Incoming Senate Majority Leader Mitch McConnell (R-Ky.) said Thursday that Republicans would not fight President Barack Obama's unilateral move on immigration by threatening a government shutdown.
McConnell was asked by the press if Republicans might consider holding up government funding if that move helps them fight back against Obama's pending immigration move. But McConnell indicated that was not part of the GOP's plan.
"We will not be shutting the government down, or threatening to default on the national debt," McConnell said.
Congress needs to pass a government funding bill before mid-December, and many Republicans support adding language that prevents Obama from using any federal funds to implement his immigration plan. But a few Republicans also think the GOP should use the leverage of the spending bill to ensure Obama doesn't act on his own.
That more aggressive plan, however, seems unlikely to be taken up by Republicans, most of which are eager to demonstrate they can govern responsibly and lay the groundwork for a successful presidential election in 2016.
While McConnell rejected the idea of a shutdown, he did say he's not happy with how Obama has responded to the midterm elections, which the GOP says showed widespread disagreement with Obama's policy goals.
"I've been very disturbed about the way the president has proceeded in the wake of the election," he said. "Whether it was his intervention on net neutrality, his apparent decision to move ahead on immigration with executive orders, the rather ridiculous agreement with the Chinese, under which they basically have to do nothing for the next 16 years while we're losing jobs in this country as a result of EPA's over-regulation."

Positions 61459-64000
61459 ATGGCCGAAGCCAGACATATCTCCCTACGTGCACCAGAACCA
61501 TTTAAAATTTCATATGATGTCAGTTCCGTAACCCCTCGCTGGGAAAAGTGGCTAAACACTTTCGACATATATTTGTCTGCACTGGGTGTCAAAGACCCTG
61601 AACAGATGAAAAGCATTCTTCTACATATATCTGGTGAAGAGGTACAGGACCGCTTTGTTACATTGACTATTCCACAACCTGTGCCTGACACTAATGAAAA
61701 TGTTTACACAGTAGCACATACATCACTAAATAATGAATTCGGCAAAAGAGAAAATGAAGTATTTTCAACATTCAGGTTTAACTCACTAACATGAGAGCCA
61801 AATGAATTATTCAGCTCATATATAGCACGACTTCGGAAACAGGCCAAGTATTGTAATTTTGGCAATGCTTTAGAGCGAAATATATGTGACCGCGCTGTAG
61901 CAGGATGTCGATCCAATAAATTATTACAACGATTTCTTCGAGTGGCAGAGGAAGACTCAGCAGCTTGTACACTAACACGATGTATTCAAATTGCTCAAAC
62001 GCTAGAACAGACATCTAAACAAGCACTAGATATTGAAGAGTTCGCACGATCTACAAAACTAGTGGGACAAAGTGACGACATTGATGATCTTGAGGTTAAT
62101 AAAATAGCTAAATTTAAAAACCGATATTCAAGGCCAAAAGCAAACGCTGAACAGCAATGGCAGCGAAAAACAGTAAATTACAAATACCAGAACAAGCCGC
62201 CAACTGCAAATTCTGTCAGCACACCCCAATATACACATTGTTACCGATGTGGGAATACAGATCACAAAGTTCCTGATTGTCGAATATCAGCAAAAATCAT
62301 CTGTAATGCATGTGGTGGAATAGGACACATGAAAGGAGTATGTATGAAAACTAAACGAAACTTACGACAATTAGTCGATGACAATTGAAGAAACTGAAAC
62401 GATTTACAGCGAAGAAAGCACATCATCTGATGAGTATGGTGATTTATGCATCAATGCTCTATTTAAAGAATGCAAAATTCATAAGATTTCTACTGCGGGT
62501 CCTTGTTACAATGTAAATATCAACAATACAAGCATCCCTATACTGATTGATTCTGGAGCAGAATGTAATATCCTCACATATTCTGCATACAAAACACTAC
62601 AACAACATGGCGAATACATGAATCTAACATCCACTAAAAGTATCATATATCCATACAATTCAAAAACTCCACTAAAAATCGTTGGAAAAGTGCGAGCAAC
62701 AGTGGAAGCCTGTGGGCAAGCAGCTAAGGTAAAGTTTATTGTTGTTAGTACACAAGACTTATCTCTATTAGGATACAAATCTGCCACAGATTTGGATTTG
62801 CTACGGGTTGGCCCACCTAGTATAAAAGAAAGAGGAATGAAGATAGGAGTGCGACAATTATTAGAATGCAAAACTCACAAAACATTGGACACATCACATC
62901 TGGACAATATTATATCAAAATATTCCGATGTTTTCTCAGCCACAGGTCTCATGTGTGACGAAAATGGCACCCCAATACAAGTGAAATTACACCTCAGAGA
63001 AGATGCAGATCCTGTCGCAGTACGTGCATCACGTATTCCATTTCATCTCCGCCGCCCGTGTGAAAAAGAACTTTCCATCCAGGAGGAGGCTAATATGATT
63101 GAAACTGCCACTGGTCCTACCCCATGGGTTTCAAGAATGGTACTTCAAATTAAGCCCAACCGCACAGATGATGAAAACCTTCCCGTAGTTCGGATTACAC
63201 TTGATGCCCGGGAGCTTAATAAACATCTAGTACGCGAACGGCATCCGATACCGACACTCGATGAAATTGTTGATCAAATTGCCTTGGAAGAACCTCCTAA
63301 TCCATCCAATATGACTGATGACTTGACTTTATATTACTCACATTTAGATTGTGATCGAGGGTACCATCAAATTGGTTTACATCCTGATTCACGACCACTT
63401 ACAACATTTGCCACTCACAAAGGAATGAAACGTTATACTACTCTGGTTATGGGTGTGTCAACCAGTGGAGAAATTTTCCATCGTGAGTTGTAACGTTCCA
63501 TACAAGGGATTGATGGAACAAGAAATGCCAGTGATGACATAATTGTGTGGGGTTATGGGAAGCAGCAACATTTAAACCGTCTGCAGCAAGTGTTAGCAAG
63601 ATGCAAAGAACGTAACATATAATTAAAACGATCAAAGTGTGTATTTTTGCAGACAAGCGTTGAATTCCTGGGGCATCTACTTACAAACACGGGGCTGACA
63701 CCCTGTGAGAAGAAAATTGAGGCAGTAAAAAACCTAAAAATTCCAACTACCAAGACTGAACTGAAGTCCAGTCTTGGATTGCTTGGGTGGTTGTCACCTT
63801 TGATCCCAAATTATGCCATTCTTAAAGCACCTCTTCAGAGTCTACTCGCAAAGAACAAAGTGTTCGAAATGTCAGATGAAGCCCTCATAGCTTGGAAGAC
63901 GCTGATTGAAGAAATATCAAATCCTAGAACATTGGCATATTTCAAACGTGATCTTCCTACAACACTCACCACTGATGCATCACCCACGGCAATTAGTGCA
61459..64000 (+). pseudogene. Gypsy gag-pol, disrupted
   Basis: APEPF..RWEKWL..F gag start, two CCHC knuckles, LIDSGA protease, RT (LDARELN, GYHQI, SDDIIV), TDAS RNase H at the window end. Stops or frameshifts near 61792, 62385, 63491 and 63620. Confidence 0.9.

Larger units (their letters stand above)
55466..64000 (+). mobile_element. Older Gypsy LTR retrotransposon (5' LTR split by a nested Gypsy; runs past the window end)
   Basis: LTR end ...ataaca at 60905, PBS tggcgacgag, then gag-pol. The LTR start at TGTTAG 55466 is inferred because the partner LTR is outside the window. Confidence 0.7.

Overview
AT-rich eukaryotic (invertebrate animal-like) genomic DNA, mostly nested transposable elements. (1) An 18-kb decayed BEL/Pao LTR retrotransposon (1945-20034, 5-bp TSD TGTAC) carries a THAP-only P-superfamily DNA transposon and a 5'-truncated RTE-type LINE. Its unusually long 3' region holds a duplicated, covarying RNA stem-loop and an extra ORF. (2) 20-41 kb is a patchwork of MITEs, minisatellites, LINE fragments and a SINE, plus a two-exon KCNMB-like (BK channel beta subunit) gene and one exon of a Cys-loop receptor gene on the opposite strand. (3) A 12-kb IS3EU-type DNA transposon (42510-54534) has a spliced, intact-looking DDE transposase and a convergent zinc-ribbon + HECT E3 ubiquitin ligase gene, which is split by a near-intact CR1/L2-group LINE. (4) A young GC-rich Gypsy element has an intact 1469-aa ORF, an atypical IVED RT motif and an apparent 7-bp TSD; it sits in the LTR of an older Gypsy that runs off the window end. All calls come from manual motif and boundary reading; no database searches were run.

"I had maybe naively hoped the president would look at the results of the election and decide to come to the political center and do some business with us," McConnell added. "I still hope he does at some point, but the early signs are not good."
He did say that Senate Democrats seem to have gotten the message. Democrats suddenly agreed on Wednesday to allow a vote on legislation to approve the Keystone pipeline.
Democrats agreed to the vote in a bid to help Sen. Mary Landieu (D-La.) keep her seat. While Obama has opposed the pipeline, Senate Republicans were likely to hold the same vote early next year.
Fox News and the New York Times have reported that Obama might act on immigration as early as next week. Those steps could including ending the threat of deportation for million and allowing them to work, but also increasing border security.